One of the solutions that has been proposed is to bring development to the affected regions. In theory this would appear effective, but any efforts on the part of the locals themselves have been fiercely suppressed. One such case is representative of the scenario: a group of boys left their Naxal-controlled district to look for jobs elsewhere, but came back without finding employment and got shot for deserting the rebel cause. Educated and people with aspirations are dealt with particularly severely. There is also a surrender program, whereby anyone who gives up his/her arms can be integrated into mainstream society[2], but the numbers haven’t been very promising.

The Naxals have been slowly spreading their tentacles and are even present in urban centers such as Mumbai, Pune and Nashik, albeit in smaller numbers. Their approach is to create discontent and the need for an uprising in small pockets, wherever they can take advantage of economic inequalities and anti-establishment sentiments. A conversation we had with a shopkeeper in Gadchiroli put this into perspective: he was educated, but couldn’t get a job with the government (almost no private sector there) because he was not willing to give the INR 2-3 lac bribe required to seal the deal. Even though he himself resisted the urge to take up arms, the Naxals seize upon this opportunity to recruit new cadres by not only offering them an opportunity for retribution, but also a “stable job” in their hierarchy.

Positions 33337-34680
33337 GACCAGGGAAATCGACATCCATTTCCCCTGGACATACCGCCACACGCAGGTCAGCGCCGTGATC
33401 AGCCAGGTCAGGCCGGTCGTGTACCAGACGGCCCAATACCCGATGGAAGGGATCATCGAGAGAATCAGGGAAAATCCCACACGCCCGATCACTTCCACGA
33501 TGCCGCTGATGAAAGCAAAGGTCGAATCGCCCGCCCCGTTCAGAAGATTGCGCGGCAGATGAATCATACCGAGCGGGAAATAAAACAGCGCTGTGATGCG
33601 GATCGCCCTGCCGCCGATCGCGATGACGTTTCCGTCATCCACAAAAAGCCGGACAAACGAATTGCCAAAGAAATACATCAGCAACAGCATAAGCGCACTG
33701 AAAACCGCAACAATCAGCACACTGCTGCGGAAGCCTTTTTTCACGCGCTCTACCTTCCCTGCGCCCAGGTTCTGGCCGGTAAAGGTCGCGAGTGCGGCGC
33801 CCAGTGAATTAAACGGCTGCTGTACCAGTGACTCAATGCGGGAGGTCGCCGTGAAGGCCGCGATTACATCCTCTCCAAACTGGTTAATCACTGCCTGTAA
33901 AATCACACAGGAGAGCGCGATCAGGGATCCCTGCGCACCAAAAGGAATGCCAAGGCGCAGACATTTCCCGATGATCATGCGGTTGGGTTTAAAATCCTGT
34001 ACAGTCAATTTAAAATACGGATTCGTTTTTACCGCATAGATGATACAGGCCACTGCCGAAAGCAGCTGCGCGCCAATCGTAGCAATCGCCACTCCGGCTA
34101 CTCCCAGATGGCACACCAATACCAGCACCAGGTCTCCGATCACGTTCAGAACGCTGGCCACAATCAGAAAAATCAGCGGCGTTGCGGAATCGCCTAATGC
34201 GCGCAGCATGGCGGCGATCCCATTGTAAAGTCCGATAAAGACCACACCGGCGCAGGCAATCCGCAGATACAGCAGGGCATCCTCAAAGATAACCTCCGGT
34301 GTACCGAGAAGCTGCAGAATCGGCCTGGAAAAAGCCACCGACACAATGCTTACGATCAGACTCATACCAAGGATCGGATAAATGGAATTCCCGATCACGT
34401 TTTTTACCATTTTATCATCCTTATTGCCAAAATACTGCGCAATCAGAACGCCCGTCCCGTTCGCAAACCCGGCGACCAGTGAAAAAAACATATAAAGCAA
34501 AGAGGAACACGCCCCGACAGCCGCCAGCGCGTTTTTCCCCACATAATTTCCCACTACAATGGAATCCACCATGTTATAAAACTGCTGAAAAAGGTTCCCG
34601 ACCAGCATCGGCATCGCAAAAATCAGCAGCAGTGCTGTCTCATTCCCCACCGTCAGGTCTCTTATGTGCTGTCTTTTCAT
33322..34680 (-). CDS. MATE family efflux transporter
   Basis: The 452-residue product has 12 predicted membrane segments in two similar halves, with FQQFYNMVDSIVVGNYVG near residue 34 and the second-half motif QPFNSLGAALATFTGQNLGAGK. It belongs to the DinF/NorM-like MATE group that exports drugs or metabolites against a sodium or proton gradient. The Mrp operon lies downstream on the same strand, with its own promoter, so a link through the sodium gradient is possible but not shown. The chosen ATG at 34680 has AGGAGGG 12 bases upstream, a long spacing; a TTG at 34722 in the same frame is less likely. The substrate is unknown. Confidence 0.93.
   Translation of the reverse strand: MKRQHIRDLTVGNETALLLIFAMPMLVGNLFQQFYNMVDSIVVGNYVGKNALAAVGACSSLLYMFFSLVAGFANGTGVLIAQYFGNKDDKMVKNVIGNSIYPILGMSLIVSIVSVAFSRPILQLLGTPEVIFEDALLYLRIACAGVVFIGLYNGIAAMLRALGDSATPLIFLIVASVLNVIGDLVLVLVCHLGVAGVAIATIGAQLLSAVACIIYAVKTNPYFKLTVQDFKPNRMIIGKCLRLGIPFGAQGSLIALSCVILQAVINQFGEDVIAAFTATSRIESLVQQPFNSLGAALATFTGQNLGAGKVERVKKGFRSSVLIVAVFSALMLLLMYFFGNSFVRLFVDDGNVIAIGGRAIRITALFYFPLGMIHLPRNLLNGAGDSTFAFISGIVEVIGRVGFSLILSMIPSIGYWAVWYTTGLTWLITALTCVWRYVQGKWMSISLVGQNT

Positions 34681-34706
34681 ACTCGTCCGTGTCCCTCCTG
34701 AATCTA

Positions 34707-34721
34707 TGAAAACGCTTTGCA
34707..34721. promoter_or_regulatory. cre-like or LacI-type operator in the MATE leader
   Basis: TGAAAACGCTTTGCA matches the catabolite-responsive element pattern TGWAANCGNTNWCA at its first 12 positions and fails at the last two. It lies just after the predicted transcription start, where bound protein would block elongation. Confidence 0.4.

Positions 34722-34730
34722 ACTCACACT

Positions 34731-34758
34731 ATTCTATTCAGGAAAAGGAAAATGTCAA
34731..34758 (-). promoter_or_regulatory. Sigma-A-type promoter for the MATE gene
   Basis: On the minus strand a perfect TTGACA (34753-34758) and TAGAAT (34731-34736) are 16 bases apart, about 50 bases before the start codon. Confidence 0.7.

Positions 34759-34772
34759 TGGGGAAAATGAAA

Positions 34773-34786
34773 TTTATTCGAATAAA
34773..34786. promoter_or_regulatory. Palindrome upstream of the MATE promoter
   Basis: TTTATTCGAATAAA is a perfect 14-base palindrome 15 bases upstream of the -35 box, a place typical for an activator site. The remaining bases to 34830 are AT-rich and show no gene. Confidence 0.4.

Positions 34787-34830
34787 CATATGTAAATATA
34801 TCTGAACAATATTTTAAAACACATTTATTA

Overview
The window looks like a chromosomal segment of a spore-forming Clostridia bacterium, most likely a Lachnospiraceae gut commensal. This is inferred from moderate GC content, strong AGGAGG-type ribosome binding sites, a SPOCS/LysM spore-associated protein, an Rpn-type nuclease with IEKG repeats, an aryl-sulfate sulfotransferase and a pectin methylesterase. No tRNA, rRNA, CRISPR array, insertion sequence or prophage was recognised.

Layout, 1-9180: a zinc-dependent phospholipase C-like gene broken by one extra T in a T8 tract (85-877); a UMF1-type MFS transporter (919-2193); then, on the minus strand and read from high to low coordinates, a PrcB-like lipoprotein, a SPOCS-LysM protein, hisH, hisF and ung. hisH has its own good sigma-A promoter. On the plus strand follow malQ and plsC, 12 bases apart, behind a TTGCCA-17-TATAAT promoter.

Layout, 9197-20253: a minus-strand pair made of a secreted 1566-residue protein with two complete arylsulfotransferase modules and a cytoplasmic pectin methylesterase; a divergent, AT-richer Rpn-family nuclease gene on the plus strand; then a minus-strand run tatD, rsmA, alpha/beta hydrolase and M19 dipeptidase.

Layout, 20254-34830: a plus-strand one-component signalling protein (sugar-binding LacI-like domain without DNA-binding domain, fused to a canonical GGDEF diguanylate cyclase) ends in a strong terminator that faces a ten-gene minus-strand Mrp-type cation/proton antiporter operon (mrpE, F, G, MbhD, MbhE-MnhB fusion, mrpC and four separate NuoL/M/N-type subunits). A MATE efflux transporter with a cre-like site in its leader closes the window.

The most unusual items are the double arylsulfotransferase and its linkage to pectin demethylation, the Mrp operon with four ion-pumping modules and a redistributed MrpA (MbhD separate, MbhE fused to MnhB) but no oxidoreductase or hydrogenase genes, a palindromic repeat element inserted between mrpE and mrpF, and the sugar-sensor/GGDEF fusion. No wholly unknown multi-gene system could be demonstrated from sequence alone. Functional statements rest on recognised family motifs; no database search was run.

Arundhati Roy, in a stinging critique of the government’s close association with the big corporations, points out the injustices that they suffer from and sympathizes with the rationale behind bringing about social and economic justice. Even though we were able to hear only one side of the story, that from the pro-establishment viewpoint, the brutality with which this supposed ideological war is being fought and the terror that it has unleashed amongst the common man calls for some action. The principles behind the movement remain compelling and the government-corporate nexus needs to be broken soon, but the means need to be altered.

According to Dr. Dorje, the solution is a collective and strong political willpower. He cites the example of Andhra Pradesh for having taken a tough stance and suffered significant casualties, but succeeded in pushing them out of the state. Operation Green Hunt is the manifestation of this position of the government which is currently underway; expects significant collateral damage if this goes ahead full steam.


[1] Bamboo, teak and tendu (used for making bidis) leaves are some of resources they have access to

[2] This is similar to what has been happening with the separatist ULFA movement in Assam, with those who surrender being called SULFA.

Reliance Netconnect in Vidarbha

Filed under: Evdo.coverage,Maharashtra,Technology — loggers @ 8:48 pm

Netconnect in Nagpur:

NS_Nagpur

Netconnect worked well in Chandrapur and Amravati as well. Speeds were ~256kbps (download) in both those cities. Unfortunately, we are not carrying the Photon stick on this leg. Comparisons will be back on Leg 3(b) when we cover the southern states.

November 14, 2009

Women Empowerment